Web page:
How Many Veterans Have PTSD — And What Can We Do About It?
Ask how many veterans have PTSD and you may be shocked by the answer. According to the U.S. Department of Veterans Affairs, 11-20 out of every 100 veterans experience post-traumatic stress disorder — a number that is both overwhelming and, unfortunately, not always acknowledged to the degree that it should be.
Post-traumatic stress disorder (PTSD) is a mental illness that occurs after exposure to a traumatic event. Unable to cope with what has been experienced, the brain exists in a near-constant state of fight-or-flight, with intense physical and emotional reactions triggered by memories of the event that are spurned by high-anxiety situations.
For veterans returning from combat zones, the symptoms of PTSD often include nightmares, intrusive thoughts, and difficulties processing the emotions of the trauma. Other symptoms include difficulties sleeping and maintaining relationships, wild fluctuations in anger and aggression, and self-destructive behaviors.
So why do so many soldiers have PTSD? And why do some experience it but not others? In a study published in Clinical Psychological Science, researchers determined that the stress of combat was a large contributor to veterans’ PTSD but usually not the only one. There is often an underlying, pre-combat psychiatric disorder, and the experience of directly doing harm to another is a common thread. An additional common factor was age, with younger soldiers being more likely to develop PTSD.
It’s important to recognize the extreme stress that the trauma of war can put on the human psyche. Not only does this help reduce the stigma of PTSD, but it also helps more veterans access the help they need.
Veterans, Mental Health, and Post-War Trauma
When it comes to veterans, mental health issues encompass a wide range. The psychological effects of war on soldiers extends beyond responses to trauma and can result in an array of other mental illnesses, including depression, anxiety, and substance abuse. Some of this is due to the experience itself, while other times, post-war mental illness is a result of a traumatic brain injury incurred during service.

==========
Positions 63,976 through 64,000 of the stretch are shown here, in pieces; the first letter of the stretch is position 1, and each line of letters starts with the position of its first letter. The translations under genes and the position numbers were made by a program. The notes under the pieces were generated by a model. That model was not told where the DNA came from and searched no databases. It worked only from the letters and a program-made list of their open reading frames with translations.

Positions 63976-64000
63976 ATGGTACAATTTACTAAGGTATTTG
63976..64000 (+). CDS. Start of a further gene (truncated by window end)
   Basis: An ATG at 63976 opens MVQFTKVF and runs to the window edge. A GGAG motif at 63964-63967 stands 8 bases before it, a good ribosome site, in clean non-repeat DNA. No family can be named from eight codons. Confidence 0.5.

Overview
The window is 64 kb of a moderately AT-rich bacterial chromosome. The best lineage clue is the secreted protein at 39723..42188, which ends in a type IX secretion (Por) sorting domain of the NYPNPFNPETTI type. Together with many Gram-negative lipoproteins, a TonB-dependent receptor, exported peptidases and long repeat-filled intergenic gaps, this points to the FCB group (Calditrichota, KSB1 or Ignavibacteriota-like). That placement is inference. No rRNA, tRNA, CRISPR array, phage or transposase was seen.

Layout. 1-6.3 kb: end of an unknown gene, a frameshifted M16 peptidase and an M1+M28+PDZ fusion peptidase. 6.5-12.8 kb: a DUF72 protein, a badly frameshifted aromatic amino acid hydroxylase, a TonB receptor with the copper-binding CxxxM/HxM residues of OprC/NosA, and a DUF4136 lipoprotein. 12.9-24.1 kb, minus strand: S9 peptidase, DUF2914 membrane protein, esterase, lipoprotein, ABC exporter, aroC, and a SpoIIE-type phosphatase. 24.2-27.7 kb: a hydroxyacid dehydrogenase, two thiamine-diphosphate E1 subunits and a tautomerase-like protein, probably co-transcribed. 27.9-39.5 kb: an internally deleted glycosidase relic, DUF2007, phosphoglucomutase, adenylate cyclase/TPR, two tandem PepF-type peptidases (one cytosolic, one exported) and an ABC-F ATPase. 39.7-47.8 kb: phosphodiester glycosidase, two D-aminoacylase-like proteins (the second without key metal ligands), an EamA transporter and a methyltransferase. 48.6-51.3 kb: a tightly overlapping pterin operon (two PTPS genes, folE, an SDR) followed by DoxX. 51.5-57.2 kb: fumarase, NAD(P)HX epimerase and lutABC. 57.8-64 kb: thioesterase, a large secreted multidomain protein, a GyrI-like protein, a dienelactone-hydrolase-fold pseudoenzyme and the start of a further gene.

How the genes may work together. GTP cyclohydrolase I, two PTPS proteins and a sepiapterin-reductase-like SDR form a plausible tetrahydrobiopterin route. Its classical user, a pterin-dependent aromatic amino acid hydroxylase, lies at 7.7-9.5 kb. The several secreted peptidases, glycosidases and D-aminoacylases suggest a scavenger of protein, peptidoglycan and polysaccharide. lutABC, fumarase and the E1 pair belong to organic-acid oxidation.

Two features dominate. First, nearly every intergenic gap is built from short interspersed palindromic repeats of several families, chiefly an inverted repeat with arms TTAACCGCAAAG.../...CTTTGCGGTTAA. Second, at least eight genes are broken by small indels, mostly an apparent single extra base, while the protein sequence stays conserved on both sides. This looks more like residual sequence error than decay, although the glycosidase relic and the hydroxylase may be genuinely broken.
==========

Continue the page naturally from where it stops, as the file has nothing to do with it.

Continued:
It’s important to note that mental illness does not only affect the veteran but their family as well. Many soldiers have spouses, and nearly half have children who are under 18. In a review of parental deployments published in Professional Psychology: Research and Practice, researchers found a strong incidence of behavioral and psychological issues among children who had a parent who served or is serving in the military. And the stress of post-war trauma can reach even further, affecting not just children and spouses but parents, siblings, and other extended relatives.
The costs of war aren’t relegated solely to veterans, and this is especially true when mental illness is involved. Many of the symptoms of PTSD in particular, such as anger and isolation, have marked effects on a veterans’ loved ones, who may or may not understand the psychology of what is going on.
Getting Help for Veterans and Their Families
Veterans may be tough, but there is nothing weak in asking for help. Mental health help for veterans is available, and so is help for their families. Types of treatment include professional psychotherapy and psychiatry and PTSD support groups, as well as support groups for other mental illnesses in veterans.
Veterans are encouraged to find a nearby VA center with mental health services, though support is also available through private treatment facilities. The VA also offers support for families, including a caregiver support hotline (855-260-3274) and a coaching hotline for encouraging veterans to seek help (888-823-7458).
If you or someone you love needs mental health support, help is always available. Reach out today to learn about the PTSD services available at Retreat Premier, or get in touch with your local VA center.